John Wycliffe

October 31, in addition to being Halloween, is also “Reformation Day”, which is the day Martin Luther nailed
the 95 Theses to the door of Wittenburg Church and started the Protestant Reformation. Like almost all
non-Catholic churches, our church is Protestant, and so I felt it might be worthwhile to spend each week in
October talking about various reformers.

The first one is John Wycliffe. Wycliffe felt that there was power in God’s Word, the Bible. At the time, the
Catholic Church felt that only the Priests could interpret the Bible. Everyday people in the pews were forced to
accept whatever they were told by the Church. The Bible used at that time was in Latin, which only the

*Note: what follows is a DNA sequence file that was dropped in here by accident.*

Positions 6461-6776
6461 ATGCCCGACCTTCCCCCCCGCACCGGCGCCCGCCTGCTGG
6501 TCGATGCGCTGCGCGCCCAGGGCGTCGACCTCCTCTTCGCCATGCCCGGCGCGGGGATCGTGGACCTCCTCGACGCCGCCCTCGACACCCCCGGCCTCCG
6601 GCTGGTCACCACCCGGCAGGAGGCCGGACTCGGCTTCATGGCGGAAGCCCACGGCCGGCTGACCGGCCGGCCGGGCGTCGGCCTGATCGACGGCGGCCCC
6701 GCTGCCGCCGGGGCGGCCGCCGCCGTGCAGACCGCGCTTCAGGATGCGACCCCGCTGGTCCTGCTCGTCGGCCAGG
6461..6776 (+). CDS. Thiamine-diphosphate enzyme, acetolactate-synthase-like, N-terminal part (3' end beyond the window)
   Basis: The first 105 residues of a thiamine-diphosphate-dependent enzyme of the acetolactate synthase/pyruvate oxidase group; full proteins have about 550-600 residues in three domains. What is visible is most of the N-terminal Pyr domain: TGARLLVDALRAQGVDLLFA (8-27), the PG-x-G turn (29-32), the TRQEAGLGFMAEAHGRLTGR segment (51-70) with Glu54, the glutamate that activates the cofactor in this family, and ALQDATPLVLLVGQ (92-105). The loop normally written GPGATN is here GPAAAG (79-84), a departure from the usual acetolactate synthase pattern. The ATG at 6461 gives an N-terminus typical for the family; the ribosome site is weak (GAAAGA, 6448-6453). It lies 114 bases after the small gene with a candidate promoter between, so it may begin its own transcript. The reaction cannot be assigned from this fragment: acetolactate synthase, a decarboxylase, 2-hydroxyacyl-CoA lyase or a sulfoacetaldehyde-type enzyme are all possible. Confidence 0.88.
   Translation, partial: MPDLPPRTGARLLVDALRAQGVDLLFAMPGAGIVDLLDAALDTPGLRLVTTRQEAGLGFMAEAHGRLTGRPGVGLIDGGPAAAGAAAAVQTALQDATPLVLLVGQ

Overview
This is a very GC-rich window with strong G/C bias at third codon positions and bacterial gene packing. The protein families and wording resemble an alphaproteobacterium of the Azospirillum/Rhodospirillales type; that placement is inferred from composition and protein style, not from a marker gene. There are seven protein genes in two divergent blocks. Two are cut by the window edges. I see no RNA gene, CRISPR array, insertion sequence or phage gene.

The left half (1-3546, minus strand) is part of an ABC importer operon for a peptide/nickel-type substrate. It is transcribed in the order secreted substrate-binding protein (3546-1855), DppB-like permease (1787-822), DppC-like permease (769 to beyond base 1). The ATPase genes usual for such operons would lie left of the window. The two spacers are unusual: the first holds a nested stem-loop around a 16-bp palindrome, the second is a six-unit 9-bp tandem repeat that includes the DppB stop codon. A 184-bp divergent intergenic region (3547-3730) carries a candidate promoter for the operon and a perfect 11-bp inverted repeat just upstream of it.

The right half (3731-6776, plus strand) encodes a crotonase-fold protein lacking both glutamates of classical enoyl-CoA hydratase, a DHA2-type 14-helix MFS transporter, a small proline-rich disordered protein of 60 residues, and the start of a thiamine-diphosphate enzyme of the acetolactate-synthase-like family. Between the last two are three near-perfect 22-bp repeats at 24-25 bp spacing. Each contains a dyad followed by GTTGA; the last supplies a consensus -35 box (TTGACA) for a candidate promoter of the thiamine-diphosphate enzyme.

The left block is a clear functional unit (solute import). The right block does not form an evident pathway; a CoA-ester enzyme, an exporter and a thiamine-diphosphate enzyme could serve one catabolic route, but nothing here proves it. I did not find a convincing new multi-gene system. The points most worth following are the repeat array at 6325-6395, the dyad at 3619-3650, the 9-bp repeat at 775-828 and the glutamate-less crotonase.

educated people spoke. Wycliffe and his friends took the almost unprecedented step of translating the Bible into
the language of the common people. He lived in England, so for him that was English.
 
Largely because of his work of translation, Wycliffe faced persecution. Almost 30 years after his death, he was
declared a heretic and his body was dug up and burned. The Catholic Church tried to destroy English copies of
the Bible, but it was too late. The people finally had God’s Word in their own language and wouldn’t let it go so
easily.
 
Today, as you read your Bible, thank God for the freedom to read His Words in your own language.